Now finally, the power series representation of the main function is given as:

{eq}\displaystyle \Longrightarrow \boxed {f(t) = \dfrac {1}{\sqrt {4 + t^{2}}} = \biggr( \dfrac {1}{2} \biggr) \; \Biggr[ 1 - \biggr( \dfrac {1}{2} \biggr) \; \biggr( \dfrac {t}{2} \biggr)^{2} + \biggr( \dfrac {3}{8} \biggr) \; \biggr( \dfrac {t}{2} \biggr)^{4} - \biggr( \dfrac {5}{16} \biggr) \; \biggr( \dfrac {t}{2} \biggr)^{6} + \cdots \Biggr] } {/eq}

The interval of convergence is given as: {eq}\; \; \Longrightarrow |x | < 2 {/eq}

Part (b)

{eq}\displaystyle F(x) = \int_{0}^{x} \; \dfrac {dt}{\sqrt {4 + t^{2}}} {/eq}

We know the power series representation of the function {eq}\; \biggr( \dfrac {1}{\sqrt {4 + t^{2}}} \biggr) \; {/eq}:

{eq}\displaystyle F(x) = \biggr( \dfrac {1}{2} \biggr) \; \int_{0}^{x} \; \Biggr[ 1 - \biggr( \dfrac {1}{2} \biggr) \; \biggr( \dfrac {t}{2} \biggr)^{2} + \biggr( \dfrac {3}{8} \biggr) \; \biggr( \dfrac {t}{2} \biggr)^{4} - \biggr( \dfrac {5}{16} \biggr) \; \biggr( \dfrac {t}{2} \biggr)^{6} + \cdots \Biggr] \; dt {/eq}

{eq}\displaystyle F(x) = \biggr( \dfrac {1}{2} \biggr) \; \Biggr[ t - \biggr( \dfrac {1}{2} \biggr) \; \biggr( \dfrac {t^{3}}{2^{2} \times 3} \biggr) + \biggr( \dfrac {3}{8} \biggr) \; \biggr( \dfrac {t^{5}}{2^{4} \times 5} \biggr) - \biggr( \dfrac {5}{16} \biggr) \; \biggr( \dfrac {t^{7}}{2^{6} \times 7} \biggr) \Biggr]_{t = 0}^{t = x} {/eq}

{eq}\displaystyle F(x)= \int_{0}^{x} \; \dfrac {dt}{\sqrt {4 + t^{2}}} = \biggr( \dfrac {1}{2} \biggr) \; \Biggr[ x - \biggr( \dfrac {1}{2} \biggr) \; \biggr( \dfrac {x^{3}}{2^{2} \times 3} \biggr) + \biggr( \dfrac {3}{8} \biggr) \; \biggr( \dfrac {x^{5}}{2^{4} \times 5} \biggr) - \biggr( \dfrac {5}{16} \biggr) \; \biggr( \dfrac {x^{7}}{2^{6} \times 7} \biggr) \Biggr] {/eq}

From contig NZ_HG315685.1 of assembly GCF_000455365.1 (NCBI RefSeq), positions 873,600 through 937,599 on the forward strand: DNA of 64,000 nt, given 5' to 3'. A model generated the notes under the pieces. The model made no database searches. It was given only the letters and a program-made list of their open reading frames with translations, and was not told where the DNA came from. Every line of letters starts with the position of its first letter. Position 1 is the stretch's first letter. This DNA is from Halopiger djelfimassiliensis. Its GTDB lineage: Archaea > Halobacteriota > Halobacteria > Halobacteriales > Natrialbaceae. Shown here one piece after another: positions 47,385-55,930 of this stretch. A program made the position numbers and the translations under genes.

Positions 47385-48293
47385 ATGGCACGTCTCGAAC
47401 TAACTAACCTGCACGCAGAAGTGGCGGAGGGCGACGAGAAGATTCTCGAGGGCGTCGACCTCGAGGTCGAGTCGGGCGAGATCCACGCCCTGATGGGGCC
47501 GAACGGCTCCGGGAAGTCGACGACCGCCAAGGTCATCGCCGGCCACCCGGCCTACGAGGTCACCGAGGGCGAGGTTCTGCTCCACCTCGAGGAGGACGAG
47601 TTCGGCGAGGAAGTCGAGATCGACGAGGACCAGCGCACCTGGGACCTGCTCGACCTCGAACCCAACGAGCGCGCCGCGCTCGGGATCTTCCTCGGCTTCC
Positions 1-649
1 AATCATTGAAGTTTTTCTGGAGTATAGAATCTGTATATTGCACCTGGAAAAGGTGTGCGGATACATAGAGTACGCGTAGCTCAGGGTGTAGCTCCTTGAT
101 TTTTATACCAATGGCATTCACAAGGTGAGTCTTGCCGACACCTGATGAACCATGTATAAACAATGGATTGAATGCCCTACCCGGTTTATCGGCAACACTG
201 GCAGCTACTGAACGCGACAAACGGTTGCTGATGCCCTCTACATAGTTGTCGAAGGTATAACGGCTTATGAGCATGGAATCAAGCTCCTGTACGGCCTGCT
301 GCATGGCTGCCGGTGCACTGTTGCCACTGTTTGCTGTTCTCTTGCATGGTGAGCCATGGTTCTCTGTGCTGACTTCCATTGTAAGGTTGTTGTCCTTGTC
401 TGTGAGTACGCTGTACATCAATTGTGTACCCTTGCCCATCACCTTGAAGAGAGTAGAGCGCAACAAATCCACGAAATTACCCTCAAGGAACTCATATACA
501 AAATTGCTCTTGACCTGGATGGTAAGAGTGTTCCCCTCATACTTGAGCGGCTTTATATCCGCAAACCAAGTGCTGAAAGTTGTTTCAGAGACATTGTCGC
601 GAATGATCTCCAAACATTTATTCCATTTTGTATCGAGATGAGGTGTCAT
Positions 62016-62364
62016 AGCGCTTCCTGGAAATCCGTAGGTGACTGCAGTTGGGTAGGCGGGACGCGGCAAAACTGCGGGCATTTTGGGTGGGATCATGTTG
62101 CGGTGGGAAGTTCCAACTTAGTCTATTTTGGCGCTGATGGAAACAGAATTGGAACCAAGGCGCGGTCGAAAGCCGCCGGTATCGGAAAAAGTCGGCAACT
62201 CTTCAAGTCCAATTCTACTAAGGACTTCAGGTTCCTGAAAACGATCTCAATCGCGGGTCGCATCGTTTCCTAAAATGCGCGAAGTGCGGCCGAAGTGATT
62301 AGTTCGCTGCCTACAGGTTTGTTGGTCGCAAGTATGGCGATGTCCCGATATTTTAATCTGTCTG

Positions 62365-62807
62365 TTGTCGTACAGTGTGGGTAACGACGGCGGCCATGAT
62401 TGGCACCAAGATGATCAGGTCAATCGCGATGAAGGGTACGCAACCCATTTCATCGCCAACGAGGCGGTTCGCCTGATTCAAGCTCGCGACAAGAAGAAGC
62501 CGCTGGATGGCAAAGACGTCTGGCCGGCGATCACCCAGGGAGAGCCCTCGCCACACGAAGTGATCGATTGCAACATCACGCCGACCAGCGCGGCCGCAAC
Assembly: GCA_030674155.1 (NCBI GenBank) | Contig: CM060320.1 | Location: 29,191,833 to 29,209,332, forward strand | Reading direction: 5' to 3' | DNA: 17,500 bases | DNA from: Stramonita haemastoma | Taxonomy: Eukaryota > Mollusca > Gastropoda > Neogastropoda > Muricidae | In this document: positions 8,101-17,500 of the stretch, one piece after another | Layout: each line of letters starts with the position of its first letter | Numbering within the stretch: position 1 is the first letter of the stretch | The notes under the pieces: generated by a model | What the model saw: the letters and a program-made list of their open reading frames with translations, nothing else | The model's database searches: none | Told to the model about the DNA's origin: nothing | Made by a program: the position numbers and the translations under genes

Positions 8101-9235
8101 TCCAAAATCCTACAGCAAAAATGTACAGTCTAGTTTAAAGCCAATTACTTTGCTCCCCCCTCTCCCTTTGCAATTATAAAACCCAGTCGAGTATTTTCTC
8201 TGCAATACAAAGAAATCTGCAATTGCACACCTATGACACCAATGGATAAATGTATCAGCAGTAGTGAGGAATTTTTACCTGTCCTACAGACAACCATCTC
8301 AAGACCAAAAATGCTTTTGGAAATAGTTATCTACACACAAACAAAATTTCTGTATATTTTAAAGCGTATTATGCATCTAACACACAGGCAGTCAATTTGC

{eq}\displaystyle \int_{0}^{x} \; \dfrac {dt}{\sqrt {4 + x^{2}}} = \ln \Biggr[x + \sqrt {4 + x^{2}} \Biggr] - \ln(2) {/eq}

{eq}\displaystyle \ln \Biggr[ x + \sqrt {4 + x^{2}} \Biggr] - \ln(2) = \biggr( \dfrac {1}{2} \biggr) \; \Biggr[ x - \biggr( \dfrac {1}{2} \biggr) \; \biggr( \dfrac {x^{3}}{2^{2} \times 3} \biggr) + \biggr( \dfrac {3}{8} \biggr) \; \biggr( \dfrac {x^{5}}{2^{4} \times 5} \biggr) - \biggr( \dfrac {5}{16} \biggr) \; \biggr( \dfrac {x^{7}}{2^{6} \times 7} \biggr) \Biggr] {/eq}

{eq}\displaystyle \Longrightarrow \boxed {\ln \Biggr[x + \sqrt {4 + x^{2}} \Biggr] = \ln(2) + \biggr( \dfrac {1}{2} \biggr) \; \Biggr[ x - \biggr( \dfrac {1}{2} \biggr) \; \biggr( \dfrac {x^{3}}{2^{2} \times 3} \biggr) + \biggr( \dfrac {3}{8} \biggr) \; \biggr( \dfrac {x^{5}}{2^{4} \times 5} \biggr) - \biggr( \dfrac {5}{16} \biggr) \; \biggr( \dfrac {x^{7}}{2^{6} \times 7} \biggr) \Biggr] } {/eq}

The above series expansion is valid only when: {eq}\; \; \Longrightarrow |x| < 2 {/eq}


Learn more about this topic:

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How to Use the Binomial Theorem to Expand a Binomial

from Algebra II Textbook

Chapter 21 / Lesson 16
9.8K